Grover REED, Appellant, v. STATE of Florida, Appellee.
-- February 28, 2013
Martin J. McClain of McClain & McDermott, P.A., Wilton Manors, FL, for Appellant.Pamela Jo Bondi, Attorney General and Charmaine Millsaps, Assistant Attorney General, Tallahassee, FL, for Appellee.
This case is before the Court on appeal from an order denying a motion to vacate a judgment of conviction of first-degree murder and a sentence of death under Florida Rule of Criminal Procedure 3.851. We have jurisdiction. See art. V, § 3(b)(1), Fla. Const. For the reasons that follow, we affirm the denial of relief.
FACTS AND PROCEDURAL HISTORY
Grover Reed was convicted of the first-degree murder of Betty Oermann and was sentenced to death. The underlying facts are set forth in our opinion on direct appeal, in which we affirmed Reed's conviction and sentence. Reed v. State, 560 So.2d 203 (Fla.1990). Reed filed an initial postconviction motion, and after this Court remanded for an evidentiary hearing on some of his ineffective assistance of counsel claims, see Reed v. State, 640 So.2d 1094, 1098 (Fla.1994), the postconviction court denied relief. This Court affirmed on appeal and denied Reed's petition for writ of habeas corpus. Reed v. State, 875 So.2d 415, 440 (Fla.2004).
On March 16, 2011, Reed filed an amended successive postconviction motion to vacate his judgments of conviction and sentence,1 asserting the following claims: (1) Reed's sentence violates the Sixth and Eighth Amendments under Porter v. McCollum, 558 U.S. 30, 130 S.Ct. 447, 175 L.Ed.2d 398 (2009); (2) newly discovered evidence establishes that Reed is innocent of the murder for which he was convicted and manifest injustice warrants invocation of the court's inherent equitable powers and the issuance of rule 3.851 relief; and (3) Reed's sentence violates the Eighth Amendment because a drug constitutionally required to prevent lethal injections from being cruel and unusual is unavailable to the State of Florida. On May 7, 2011, Reed filed a motion for discovery with regard to the second postconviction claim of newly discovered evidence of Reed's innocence, requesting production of a photograph card of an unidentified fingerprint found on the victim's check. Reed sought to compare the unidentified fingerprint with that of Dwayne Kirkland, a now-deceased death row inmate who Reed contends was the real murderer. On September 7, 2011, the postconviction court denied Reed's motion for discovery and summarily denied his amended successive postconviction motion.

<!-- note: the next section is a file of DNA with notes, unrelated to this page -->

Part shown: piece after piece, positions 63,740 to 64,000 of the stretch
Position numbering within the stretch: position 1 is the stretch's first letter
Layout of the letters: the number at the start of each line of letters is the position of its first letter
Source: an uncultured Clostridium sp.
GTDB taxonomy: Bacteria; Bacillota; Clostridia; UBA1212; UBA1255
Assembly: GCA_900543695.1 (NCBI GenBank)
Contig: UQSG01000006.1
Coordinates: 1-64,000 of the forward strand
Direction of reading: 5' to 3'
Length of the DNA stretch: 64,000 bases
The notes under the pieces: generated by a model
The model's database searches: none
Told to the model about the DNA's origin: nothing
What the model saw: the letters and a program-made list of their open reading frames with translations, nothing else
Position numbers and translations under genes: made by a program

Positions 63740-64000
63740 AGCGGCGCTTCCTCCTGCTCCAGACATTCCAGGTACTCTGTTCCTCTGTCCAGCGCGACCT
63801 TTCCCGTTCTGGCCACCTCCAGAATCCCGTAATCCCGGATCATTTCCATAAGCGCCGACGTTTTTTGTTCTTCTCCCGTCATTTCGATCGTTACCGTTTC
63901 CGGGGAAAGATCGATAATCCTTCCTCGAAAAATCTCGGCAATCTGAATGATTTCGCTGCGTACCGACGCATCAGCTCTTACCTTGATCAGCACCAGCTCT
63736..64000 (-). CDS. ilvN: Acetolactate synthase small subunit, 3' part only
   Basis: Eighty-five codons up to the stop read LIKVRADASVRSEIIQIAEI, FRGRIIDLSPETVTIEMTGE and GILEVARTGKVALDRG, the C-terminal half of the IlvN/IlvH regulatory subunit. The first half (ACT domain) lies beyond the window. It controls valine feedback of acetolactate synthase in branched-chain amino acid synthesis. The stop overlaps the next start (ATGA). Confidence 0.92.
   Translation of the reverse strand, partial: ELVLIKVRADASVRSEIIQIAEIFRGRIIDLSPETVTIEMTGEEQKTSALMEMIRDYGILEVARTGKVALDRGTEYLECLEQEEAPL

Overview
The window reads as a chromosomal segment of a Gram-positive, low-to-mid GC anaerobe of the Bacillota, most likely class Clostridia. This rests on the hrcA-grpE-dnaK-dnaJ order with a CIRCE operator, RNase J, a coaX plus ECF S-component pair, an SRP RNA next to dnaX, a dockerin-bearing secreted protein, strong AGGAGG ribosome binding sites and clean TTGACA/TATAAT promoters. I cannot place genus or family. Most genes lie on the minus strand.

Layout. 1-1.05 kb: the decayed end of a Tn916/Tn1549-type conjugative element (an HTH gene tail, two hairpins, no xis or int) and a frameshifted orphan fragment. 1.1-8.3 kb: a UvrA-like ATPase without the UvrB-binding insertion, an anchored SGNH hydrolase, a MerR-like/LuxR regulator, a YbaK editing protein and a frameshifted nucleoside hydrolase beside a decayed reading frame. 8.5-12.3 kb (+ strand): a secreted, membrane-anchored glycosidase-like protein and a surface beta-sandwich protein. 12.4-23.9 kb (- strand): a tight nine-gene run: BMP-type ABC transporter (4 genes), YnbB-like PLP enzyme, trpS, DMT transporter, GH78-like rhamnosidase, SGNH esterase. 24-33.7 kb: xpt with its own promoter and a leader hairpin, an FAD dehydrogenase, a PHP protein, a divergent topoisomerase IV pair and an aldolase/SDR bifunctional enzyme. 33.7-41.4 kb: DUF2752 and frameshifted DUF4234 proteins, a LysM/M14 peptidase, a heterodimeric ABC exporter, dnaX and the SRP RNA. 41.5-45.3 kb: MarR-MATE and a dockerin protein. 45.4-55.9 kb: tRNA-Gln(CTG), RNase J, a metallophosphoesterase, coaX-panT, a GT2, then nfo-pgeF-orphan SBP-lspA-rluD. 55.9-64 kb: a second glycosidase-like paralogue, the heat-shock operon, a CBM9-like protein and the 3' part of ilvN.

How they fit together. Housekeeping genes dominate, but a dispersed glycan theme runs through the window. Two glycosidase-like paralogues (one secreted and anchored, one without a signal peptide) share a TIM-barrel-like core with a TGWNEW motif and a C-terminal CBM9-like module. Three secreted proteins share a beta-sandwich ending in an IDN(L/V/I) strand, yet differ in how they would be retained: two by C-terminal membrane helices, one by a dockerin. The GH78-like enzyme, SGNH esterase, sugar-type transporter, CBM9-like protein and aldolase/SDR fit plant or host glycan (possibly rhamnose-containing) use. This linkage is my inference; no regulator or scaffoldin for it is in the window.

Reed appeals, raising the following claims for our review: (1) the circuit court erred in not accepting affidavits executed by James Wayne Hazen and Johnny Shane Kormondy as true and by not evaluating the newly discovered Brady evidence of Kirkland's confession cumulatively with Reed's previously presented Brady2 /Giglio3 and Strickland4 claims, and it was error to summarily deny Reed's claim without conducting an evidentiary hearing; (2) the circuit court erred in denying Reed's motion for discovery and in refusing to give Reed access to the photograph of the latent print on check number 400 so that it could be compared to Kirkland's fingerprints; (3) the failure to apply the proper Strickland standard of review in Reed's case while numerous similarly situated individuals have received the benefit of proper Strickland analysis violates Reed's equal protection and due process rights, as well as his Eighth Amendment rights; and (4) Reed was deprived of his due process rights of notice and opportunity to be heard and to present evidence on his challenge to Florida's lethal injection procedures when the circuit court summarily denied his Rule 3.851 challenge to the new lethal injection protocol and in denying his request for an evidentiary hearing on the claim.
On September 25, 2012, Reed filed a motion to relinquish jurisdiction, or in the alternative, allow supplemental briefing regarding his lethal injection claim, asserting that the Florida Department of Corrections had again revised the lethal injection protocol on September 4, 2012, and changed the second drug used in the three-drug protocol. This Court denied Reed's motion.